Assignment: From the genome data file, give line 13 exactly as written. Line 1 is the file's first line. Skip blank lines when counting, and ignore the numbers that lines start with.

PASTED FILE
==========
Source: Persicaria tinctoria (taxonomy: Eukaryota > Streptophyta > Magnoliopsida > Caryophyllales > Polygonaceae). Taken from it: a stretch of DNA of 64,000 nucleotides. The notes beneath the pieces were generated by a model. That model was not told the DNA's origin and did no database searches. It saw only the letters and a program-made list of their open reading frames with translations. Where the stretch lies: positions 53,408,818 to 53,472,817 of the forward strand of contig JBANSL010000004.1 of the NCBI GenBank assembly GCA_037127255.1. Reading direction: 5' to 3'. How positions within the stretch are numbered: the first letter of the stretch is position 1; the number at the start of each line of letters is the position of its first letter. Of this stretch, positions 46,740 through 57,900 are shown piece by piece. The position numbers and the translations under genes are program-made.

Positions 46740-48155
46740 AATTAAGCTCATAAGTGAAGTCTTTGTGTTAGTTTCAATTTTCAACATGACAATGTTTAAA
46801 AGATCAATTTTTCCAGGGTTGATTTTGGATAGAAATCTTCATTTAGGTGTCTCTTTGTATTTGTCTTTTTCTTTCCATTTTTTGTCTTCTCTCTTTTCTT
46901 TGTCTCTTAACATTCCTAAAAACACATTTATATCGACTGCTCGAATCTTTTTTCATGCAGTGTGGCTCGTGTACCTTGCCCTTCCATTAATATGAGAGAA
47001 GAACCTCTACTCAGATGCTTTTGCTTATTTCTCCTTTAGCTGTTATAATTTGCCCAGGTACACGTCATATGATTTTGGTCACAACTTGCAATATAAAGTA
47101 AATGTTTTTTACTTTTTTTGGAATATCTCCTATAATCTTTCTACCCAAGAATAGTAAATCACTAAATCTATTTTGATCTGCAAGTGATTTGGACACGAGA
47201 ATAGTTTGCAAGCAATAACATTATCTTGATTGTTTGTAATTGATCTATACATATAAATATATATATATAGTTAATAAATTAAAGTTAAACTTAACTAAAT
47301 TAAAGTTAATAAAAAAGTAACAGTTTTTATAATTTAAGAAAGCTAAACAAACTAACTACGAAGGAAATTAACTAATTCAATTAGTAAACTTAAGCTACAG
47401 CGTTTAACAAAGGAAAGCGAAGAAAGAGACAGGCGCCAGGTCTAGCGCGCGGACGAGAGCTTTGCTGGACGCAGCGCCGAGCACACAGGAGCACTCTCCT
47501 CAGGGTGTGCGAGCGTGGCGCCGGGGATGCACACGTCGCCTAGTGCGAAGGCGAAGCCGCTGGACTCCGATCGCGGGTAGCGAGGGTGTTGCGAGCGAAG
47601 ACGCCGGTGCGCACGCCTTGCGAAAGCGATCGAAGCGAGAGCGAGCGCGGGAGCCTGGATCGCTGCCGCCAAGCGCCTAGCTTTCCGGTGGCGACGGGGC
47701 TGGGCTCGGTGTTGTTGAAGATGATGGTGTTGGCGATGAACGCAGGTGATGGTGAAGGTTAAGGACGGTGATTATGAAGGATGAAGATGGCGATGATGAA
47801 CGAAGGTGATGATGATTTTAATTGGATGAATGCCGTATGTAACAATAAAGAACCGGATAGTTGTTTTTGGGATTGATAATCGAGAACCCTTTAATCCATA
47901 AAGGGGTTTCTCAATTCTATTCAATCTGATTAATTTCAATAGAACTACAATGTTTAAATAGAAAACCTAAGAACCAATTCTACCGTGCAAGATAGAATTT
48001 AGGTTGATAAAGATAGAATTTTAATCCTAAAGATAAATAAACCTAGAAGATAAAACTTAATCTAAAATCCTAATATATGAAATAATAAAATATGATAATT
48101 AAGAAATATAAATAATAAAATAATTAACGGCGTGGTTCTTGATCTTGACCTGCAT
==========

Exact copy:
47701 TGGGCTCGGTGTTGTTGAAGATGATGGTGTTGGCGATGAACGCAGGTGATGGTGAAGGTTAAGGACGGTGATTATGAAGGATGAAGATGGCGATGATGAA